Problematic texts and reader-writer-text relationships

This is a post I’ve wanted – and hesitated – to write for some time. Like many readers (and writers), I worry about representation, about #ownvoices, about the balance between books showing diversity and getting that diversity right. Clearly, there’s a world of difference between wanting to reflect the world around you with a diverse […]

Mini-reviews: fab YA genre reads offering great representation

Often when we talk about diversity and representation, it’s contemporary novels that get all the attention. Somehow, it seems that those ‘edgy’ reads set squarely and realistically in the present lend themselves maybe a little more easily to reflecting the world’s diversity a little more readily. That doesn’t have to be the case, though. Here […]

Fab Fiction Friday: 3 Great Recent UKYA Reads

For this Fab Fiction Friday post, I’m micro-reviewing three books by fab UKYA authors that I’ve read relatively recently, all of which are gripping stories with great diverse representation. The first two of these have ‘incidental’ representation – the stories are not ‘about’ the character’s identity as such (although it may add complications to their […]

Recommendations: Great Examples of Friendship in Recent Children’s Books and YA

I thought it might be good to recommend a few books that model good friendships. This seems especially useful in YA, where the relationship focus is so often on romance rather than friendship, although the reality in teen life is that a lot of emotional energy and time is devoted to friends. Remix, Non Pratt […]

Introducing November’s Book of the Month: The State of Grace by Rachael Lucas (including GCSE English Lang teaching idea)

This gorgeous YA novel, focusing on Grace’s normal teen issues, handled in her atypical way, is a brilliant #ownvoices look at Asperger’s. Grace’s way of engaging with the world is clearly filtered through the symptoms and differences she experiences and these are rendered crystal-clear for the reader right from the start. The plot deals with […]

Recommendations: Outsiders in YA

Although arguably all YA deals with outsiders, I’ve picked four of my recent reads to recommend to you that deal with this theme particularly well and are worth recommending to students. They all have a contemporary setting, but the first is a sci-fi in terms of plot. More of Me, Kathryn Evans In this amazing […]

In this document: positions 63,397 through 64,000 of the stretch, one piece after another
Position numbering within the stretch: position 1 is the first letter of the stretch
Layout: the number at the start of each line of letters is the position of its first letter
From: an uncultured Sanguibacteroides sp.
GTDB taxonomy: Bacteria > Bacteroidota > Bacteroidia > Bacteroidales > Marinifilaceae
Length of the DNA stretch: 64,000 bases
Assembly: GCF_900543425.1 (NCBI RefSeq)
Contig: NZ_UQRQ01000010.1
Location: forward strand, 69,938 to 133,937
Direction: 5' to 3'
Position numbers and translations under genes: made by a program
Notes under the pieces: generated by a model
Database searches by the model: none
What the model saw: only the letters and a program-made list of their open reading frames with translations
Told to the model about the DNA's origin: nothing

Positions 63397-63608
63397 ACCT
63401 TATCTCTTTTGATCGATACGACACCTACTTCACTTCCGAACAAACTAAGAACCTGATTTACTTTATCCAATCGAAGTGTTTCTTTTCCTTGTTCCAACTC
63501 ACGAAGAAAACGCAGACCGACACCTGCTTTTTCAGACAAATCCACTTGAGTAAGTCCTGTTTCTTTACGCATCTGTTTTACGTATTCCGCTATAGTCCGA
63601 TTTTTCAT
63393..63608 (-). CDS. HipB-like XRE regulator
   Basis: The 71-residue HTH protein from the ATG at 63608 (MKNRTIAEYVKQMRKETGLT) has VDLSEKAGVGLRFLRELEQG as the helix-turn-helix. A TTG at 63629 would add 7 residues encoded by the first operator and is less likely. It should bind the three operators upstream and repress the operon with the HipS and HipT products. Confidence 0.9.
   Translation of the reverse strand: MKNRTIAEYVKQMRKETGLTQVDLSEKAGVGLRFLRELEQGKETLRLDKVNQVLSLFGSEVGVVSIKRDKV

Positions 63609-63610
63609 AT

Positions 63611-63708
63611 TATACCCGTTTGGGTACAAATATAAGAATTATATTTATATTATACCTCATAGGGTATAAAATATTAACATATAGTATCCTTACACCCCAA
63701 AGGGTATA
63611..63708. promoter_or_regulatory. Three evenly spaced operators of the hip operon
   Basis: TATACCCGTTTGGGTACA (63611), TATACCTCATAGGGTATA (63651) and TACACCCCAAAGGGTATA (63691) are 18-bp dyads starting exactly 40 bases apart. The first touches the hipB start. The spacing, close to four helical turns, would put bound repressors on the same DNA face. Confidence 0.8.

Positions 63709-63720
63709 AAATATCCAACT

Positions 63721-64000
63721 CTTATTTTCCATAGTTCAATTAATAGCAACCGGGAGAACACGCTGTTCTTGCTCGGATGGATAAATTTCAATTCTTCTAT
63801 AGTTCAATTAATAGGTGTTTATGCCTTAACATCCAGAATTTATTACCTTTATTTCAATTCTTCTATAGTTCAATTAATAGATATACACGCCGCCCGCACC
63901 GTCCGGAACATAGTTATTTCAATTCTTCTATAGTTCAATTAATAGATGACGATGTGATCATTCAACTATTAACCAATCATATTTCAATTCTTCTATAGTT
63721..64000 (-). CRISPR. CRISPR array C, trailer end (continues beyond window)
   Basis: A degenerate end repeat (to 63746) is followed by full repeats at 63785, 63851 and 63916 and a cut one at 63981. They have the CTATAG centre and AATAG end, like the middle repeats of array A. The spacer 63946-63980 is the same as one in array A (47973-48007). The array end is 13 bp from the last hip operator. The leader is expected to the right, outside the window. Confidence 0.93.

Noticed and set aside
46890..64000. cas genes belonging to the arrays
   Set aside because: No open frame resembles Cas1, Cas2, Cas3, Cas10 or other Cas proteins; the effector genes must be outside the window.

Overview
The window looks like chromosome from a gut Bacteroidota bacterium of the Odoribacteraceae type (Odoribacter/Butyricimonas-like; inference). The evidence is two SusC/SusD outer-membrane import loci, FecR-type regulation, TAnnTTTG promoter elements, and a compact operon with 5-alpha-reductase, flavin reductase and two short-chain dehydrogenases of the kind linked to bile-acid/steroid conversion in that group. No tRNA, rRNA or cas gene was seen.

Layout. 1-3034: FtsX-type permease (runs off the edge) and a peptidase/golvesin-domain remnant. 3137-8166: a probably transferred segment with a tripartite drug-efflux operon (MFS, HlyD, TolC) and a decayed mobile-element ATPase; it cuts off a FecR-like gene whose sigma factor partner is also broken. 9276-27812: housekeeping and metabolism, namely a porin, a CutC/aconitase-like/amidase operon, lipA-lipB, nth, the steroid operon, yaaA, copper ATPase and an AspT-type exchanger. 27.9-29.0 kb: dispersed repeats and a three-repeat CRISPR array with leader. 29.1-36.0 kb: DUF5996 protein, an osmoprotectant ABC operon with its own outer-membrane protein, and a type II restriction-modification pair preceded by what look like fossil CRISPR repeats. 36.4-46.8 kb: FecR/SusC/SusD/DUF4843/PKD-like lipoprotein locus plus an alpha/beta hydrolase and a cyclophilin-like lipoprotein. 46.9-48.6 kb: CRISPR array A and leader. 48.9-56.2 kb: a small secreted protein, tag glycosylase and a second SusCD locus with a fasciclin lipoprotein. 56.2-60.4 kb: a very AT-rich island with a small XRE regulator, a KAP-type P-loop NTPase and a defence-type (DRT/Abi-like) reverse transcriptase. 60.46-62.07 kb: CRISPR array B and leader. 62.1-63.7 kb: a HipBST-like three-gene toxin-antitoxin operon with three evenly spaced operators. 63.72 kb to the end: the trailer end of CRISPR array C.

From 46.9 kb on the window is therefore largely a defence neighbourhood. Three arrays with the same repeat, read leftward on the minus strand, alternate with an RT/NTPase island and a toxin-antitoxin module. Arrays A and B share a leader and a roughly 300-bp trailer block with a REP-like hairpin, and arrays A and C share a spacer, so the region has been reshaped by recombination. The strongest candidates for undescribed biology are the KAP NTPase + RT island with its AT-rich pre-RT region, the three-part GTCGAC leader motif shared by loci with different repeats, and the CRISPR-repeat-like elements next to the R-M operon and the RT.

Introducing October’s Book of the Month: The Hate U Give by Angie Thomas (including A Level Language teaching idea)

This YA novel, inspired by the Black Lives Matter movement is a great contemporary pick for Black History Month. It tells the story of Starr, a 16 year-old girl, who is with her friend Khalil when he is shot by a policeman after being pulled over (this is not a spoiler – it happens in […]

Reading Recommendation Slide 4: Black History Month

Four fab Black-authored texts which educate and entertain in equal measure for this week. I pop these recommendation slides up while I take KS4 and 5 registers (if I had yr9 classes, I’d use them there too) and allow students to read the info and decide whether they want to find any of these books. […]

Event Report: A Change Is Gonna Come in Birmingham

I was fortunate enough to attend a panel event celebrating my Book of the Month, A Change Is Gonna Come, yesterday evening. It took place in Birmingham Waterstones, and we were treated to discussions from two of the authors, Patrice Lawrence and debut Yasmin Rahman, chaired by superstar blogger Mariam Khan (@helloiammariam). Much of the […]

Introducing September’s Book of the Month: YA BAME Anthology A Change is Gonna Come

This book is a superb introduction to a range of BAME writers working in the UK today. In this collection, they all tackle the theme of ‘change’ in short stories and poems for a Young Adult audience. The collection features many well-known authors such as Catherine Johnson, Patrice Lawrence and Nikesh Shukla, but the publishers […]

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